The Yield Curve, June 2009
Since last month, the yield curve has become noticeably steeper, with long rates rising dramatically. The difference between short and long rates, the slope of the yield curve, has achieved some notoriety as a simple forecaster of economic growth. The rule of thumb is that an inverted yield curve (short rates above long rates) indicates a recession in about a year, and yield curve inversions have preceded each of the last seven recessions (as defined by the NBER). In particular, the yield curve inverted in August 2006, a bit more than a year before the current recession started in December 2007. There have been two notable false positives: an inversion in late 1966 and a very flat curve in late 1998.
More generally, a flat curve indicates weak growth, and conversely, a steep curve indicates strong growth. One measure of slope, the spread between ten-year Treasury bonds and three-month Treasury bills, bears out this relation, particularly when real GDP growth is lagged a year to line up growth with the spread that predicts it.
Since last month the three-month rate has held steady at a low 0.18 percent (for the week ending June 19). The ten-year rate increased a full 61 basis points, from 3.14 percent to 3.75 percent. This increased the slope to 357 basis points, a major jump from May's 296 basis points, and well above April's 283. Part of the increase may reflect a reduction in the flight to quality and less turmoil in the financial markets. Projecting forward using past values of the spread and GDP growth suggests that real GDP will grow at about a 3.0 percent rate over the next year. This is not that far from other forecasts.
While this approach predicts when growth is above or below average, it does not do so well in predicting the actual number, especially in the case of recessions. Thus, it is sometimes preferable to focus on using the yield curve to predict a discrete event: whether or not the economy is in recession. Looking at that relationship, the expected chance of the economy being in a recession next June stands at a very low 0.8 percent, down even from May's 1.8 percent, and from April's 1.9 percent.
The probability of recession predicted by the yield curve is very low, but remember that the forecast is for where the economy will be in a year, not where it is now. However, consider that in the spring of 2007, the yield curve was predicting a 40 percent chance of a recession in 2008, something that looked out of step with other forecasters at the time.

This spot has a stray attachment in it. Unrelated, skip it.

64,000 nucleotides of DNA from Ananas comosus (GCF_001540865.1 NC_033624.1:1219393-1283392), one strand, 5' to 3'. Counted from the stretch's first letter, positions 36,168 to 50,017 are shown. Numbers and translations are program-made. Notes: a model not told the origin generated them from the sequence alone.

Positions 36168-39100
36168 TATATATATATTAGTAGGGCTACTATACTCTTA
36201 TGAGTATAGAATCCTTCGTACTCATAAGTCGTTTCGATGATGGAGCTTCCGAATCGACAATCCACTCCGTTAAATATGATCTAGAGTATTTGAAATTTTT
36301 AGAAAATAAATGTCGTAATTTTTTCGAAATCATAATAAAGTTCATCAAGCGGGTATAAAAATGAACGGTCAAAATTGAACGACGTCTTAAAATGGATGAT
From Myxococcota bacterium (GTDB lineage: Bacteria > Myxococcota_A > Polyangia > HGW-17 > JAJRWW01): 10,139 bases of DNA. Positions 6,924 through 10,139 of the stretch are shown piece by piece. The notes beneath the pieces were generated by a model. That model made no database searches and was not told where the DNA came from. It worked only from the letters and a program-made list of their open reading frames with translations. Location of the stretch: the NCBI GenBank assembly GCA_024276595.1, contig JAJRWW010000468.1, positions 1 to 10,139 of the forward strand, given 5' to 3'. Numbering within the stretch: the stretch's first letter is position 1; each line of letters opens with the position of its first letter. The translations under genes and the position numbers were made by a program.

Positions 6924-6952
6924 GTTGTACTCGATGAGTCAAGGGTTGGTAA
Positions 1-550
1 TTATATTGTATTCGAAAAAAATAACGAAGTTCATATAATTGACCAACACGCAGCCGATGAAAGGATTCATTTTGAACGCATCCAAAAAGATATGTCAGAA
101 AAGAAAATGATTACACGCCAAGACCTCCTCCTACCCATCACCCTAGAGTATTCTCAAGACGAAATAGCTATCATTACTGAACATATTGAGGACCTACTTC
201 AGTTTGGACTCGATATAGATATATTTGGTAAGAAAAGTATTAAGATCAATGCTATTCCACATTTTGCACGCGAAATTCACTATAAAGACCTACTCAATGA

Of course, it might not be advisable to take this number quite so literally, for two reasons. (Not even counting Paul Krugman's concerns. First, this probability is itself subject to error, as is the case with all statistical estimates. Second, other researchers have postulated that the underlying determinants of the yield spread today are materially different from the determinants that generated yield spreads during prior decades. Differences could arise from changes in international capital flows and inflation expectations, for example. The bottom line is that yield curves contain important information for business cycle analysis, but, like other indicators, they should be interpreted with caution.
Another way to get at the question of when the recovery will start is to compare the duration of past recessions with the duration of the interest rate inversions that preceded them. The chart below makes the comparison for the recent period. The 1980 episode is anomalous, but in general, longer inversions tend to be followed by longer recessions. According to this pattern, the current recession is already longer than expected.
|Recession||Yield curve inversion
(before and during recession)
(through May 2009)
Note: Yield curve inversions are not necessarily continuous month-to-month periods.
Sources: Bureau of Economic Analysis; Federal Reserve Board; and authors' calculations.
For more detail on these and other issues related to using the yield curve to predict recessions, see the Commentary “Does the Yield Curve Signal Recession?”